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Global Handwashing Day marked around Oceania

Global Handwashing Day activities in the Solomon Islands. Credit: SIFF

The importance of handwashing was promoted across Oceania over the past month, with a range of awareness campaigns and festivals held as part of celebrations around Global Handwashing Day. 

Since the October 15 date marking the event, Oceania Football Confederation Member Associations Samoa, Tonga and the Solomon Islands have all held festivals with the theme of encouraging good hand sanitation.  

The efforts reinforce OFC’s commitment to ensuring education around the importance of good hygiene is integrated throughout football and that healthy behaviours are encouraged at all levels of participation. 

In Tonga the Just Play programme ran festivals in eight primary schools, delivering key messages around sanitation and encouraging children to take that information back home with them.  

Over 100 children attended a festival held at Lepi School in Isabel Province in the Solomon Islands, while last weekend in Tuanaimato, Samoa 150 children from two local primary schools attended a festival which saw small-sided games organised alongside handwashing activities.  

Tonga Football Association Head of Social Responsibility Palu Uhatahi-Tuamoheloa thanked the partners who helped make the important work possible.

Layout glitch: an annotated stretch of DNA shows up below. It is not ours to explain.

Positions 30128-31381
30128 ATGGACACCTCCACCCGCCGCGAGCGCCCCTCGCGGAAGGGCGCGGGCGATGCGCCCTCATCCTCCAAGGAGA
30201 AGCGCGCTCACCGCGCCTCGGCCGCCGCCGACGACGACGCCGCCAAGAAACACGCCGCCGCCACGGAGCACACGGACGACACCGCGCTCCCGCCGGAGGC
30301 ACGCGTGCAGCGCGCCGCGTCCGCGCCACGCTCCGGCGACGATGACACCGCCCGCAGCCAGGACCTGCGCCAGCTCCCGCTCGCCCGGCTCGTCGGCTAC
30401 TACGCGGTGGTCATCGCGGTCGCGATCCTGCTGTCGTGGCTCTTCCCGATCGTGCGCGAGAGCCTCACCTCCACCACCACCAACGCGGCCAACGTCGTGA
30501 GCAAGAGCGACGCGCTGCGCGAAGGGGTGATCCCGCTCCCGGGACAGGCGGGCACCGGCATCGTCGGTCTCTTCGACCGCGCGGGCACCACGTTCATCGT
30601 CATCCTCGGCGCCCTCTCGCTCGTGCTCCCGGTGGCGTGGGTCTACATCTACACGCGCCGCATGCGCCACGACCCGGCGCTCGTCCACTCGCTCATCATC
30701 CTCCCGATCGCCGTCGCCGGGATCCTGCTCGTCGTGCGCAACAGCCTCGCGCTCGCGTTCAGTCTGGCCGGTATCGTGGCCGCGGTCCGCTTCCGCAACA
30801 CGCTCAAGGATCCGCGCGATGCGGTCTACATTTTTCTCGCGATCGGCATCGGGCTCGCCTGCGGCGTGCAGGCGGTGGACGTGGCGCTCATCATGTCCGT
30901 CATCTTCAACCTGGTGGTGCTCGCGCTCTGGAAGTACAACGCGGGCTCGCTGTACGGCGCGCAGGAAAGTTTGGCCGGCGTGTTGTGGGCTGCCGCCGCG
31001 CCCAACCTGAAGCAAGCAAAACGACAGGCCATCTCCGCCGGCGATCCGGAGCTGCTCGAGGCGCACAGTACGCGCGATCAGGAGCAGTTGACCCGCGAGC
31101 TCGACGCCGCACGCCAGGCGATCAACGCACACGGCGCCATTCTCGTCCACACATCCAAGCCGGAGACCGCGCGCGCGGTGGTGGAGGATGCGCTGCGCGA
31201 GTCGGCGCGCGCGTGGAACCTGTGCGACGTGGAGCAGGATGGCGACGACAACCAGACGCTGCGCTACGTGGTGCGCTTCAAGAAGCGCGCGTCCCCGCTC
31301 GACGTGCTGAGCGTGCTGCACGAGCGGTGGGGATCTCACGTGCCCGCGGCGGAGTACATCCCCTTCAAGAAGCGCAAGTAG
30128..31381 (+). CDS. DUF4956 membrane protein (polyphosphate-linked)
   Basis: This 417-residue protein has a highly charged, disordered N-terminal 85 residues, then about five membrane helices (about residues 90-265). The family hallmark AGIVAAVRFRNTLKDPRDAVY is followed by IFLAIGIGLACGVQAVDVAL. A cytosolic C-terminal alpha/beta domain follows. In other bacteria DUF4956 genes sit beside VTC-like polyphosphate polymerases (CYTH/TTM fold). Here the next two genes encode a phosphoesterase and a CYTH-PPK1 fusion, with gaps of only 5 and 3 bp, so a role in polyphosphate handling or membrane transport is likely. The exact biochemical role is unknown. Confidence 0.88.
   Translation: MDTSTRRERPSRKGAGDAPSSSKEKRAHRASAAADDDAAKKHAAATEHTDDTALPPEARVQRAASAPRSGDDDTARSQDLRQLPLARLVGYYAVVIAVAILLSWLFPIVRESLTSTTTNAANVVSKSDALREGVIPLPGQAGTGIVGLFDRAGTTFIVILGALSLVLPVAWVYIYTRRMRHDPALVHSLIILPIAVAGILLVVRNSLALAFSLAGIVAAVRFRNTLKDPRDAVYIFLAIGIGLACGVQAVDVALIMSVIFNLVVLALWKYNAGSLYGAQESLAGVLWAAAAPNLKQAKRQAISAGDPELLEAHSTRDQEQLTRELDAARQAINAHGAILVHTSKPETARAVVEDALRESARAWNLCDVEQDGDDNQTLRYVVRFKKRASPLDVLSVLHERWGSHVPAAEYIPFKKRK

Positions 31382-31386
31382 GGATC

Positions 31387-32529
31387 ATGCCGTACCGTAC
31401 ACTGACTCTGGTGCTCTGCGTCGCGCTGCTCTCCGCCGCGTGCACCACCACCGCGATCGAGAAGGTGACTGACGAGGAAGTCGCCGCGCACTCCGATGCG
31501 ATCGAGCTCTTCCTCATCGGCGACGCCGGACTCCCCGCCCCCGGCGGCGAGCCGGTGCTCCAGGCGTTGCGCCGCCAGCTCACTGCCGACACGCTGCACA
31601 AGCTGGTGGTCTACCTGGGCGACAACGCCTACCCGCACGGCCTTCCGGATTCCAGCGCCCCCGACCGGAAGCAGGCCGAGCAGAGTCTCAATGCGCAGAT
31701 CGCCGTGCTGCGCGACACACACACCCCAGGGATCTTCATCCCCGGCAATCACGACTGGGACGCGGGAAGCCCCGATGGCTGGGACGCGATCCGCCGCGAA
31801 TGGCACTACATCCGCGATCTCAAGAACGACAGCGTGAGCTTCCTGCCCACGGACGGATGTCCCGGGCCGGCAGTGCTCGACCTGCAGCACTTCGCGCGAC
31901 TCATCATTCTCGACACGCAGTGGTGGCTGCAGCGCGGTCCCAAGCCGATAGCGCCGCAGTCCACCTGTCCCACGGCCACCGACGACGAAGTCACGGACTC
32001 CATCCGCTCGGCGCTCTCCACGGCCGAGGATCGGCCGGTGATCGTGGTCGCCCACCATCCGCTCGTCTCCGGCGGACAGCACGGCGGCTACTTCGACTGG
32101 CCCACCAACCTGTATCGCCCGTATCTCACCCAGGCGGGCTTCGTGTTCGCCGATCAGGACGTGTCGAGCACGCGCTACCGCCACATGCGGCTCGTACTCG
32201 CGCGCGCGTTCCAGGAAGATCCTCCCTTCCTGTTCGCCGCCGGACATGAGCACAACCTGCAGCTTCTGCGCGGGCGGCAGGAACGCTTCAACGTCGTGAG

“I believe that if we are to see change in this area then we need to make it a habit, which is a message delivered in the festivals,” Uhatahi-Tuamoheloa aid.  

“We appreciate the support from the New Zealand Government, Australia Government, the UEFA Foundation for Children and the Oceania Football Confederation.  

“That ongoing support allows us to reach out to children in Tonga and enhance their lives.” 

Statistics show that in the Pacific water and sanitation-related diseases are one of the leading causes of death in children under five, while one third of children in the region don’t have access to good sanitation.   

The importance of regular and correct handwashing with soap has been further reinforced by the COVID-19 pandemic, given the practice can reduce the likelihood of infection by 36.3 percent. 

Last year the Just Play programme in Fiji delivered a health and WASH (water, sanitation and hygiene) tour which reached over 5,000 children, with another WASH festival tour planned in the country from November 19.  

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